Originally published August 19 2015
Washington Post science for sale: Propaganda rag derides essential nutrients while promoting Monsanto, GMOs and fluoride
by Ethan A. Huff, staff writer
(NaturalNews) In typical manipulative form, The Washington Post recently declared fish oil supplements to be ineffective and "unproven" at protecting the heart, despite mounds of scientific evidence suggesting otherwise. Citing a few outlier studies that were poorly constructed and that included the use of pharmaceutical drugs, The Washington Post is now urging the public to avoid "useless" fish oil pills, while at the same time endorsing industry poisons like genetically-modified organisms (GMOs) and fluoride.
The Washington Post report claims that earlier studies suggested benefits from taking fish oil, hence why they're now widely used, but that newer ones are "inconclusive." Never mind that Big Pharma has already introduced its own patented omega-3 fish oil "drug" called "Lovaza" (GlaxoSmithKline), which the U.S. Food and Drug Administration (FDA) approved on the basis that it reduces triglyceride levels - fish oil in supplemental, non-drug form is somehow not beneficial for this very same purpose, according to the WP.
Here's what The Washington Post writer Peter Whoriskey wrote in his propaganda piece against fish oil:
"People in the United States spend about $1.2 billion annually for fish oil pills and related supplements even though the vast majority of research published recently in major journals provides no evidence of a health benefit."
This is an amazingly audacious claim, considering that Lovaza generates nearly the same amount of sales revenue for GSK every year. Is Lovaza just as useless as supplemental fish oil pills sold at health food stores? Or does rubber-stamping this pharma pill with FDA approval automatically make it effective, and its natural, non-patented counterpart ineffective?
Washington Post attacks Chipotle for going GMO-free; but make sure you don't touch that fish oil!Anyone with an ounce of common sense will immediately recognize this major incongruity in The Washington Post's reporting, and the paper's obvious pandering to drug industry interests by denouncing the "ineffectiveness" of fish oil pills while remaining silent about Lovaza. But such deception is nothing new for The Washington Post, which has devolved into little more than a propaganda rag that promotes Monsanto's GMOs and chemical poisons while calling into question natural healing foods like fish oil.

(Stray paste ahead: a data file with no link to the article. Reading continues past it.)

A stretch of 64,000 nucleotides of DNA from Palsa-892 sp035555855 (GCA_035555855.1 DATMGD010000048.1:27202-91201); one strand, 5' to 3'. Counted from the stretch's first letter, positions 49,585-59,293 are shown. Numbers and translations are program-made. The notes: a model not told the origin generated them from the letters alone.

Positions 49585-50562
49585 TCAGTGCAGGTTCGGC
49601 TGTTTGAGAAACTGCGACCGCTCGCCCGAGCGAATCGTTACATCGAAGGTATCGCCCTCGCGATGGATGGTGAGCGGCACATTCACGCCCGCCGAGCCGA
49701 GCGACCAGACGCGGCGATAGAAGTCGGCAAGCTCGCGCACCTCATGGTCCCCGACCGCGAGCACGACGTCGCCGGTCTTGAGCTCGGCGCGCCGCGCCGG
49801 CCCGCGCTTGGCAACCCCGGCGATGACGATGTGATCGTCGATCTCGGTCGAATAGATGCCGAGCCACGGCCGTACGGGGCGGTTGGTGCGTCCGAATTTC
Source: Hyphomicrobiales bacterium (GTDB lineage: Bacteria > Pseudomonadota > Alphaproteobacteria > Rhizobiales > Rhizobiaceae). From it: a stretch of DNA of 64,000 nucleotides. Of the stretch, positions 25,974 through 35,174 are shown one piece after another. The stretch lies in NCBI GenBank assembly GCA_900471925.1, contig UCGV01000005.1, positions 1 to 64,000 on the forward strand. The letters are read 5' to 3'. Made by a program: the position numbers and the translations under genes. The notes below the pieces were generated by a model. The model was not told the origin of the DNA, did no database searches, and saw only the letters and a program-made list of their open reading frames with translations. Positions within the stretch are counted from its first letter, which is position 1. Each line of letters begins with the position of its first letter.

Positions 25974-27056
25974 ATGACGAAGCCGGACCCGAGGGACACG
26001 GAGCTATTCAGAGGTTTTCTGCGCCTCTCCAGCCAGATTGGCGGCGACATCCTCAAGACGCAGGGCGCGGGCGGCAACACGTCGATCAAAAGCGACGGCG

As you may recall, The Washington Post's editorial board recently went nuts over Chipotle's decision to scrap GMOs from its menu offerings. Callously referring to this very smart move as just another marketing "gimmick," the old media rag exposed its entrenched ignorance by whining about Chipotle's contribution to what it claims is a "global propaganda campaign" against biotechnology.
The irony, of course, is that the entire biotechnology industry is built on a global propaganda campaign that's repeatedly been debunked by independent science. GMOs don't produce higher yields; they haven't reduced chemical dependence (and never will); they're killing the planet; and they're destroying decentralized agriculture systems throughout the world.
But The Washington Post will never tell you any of this, instead obfuscating the issue so its readers won't understand the difference between genetic engineering and cross-breeding, for instance. All throughout its Chipotle hit piece, The Washington Post's editorial board lies about what genetic engineering is; how it's affecting people in other countries; and what it's actually doing to our food supply.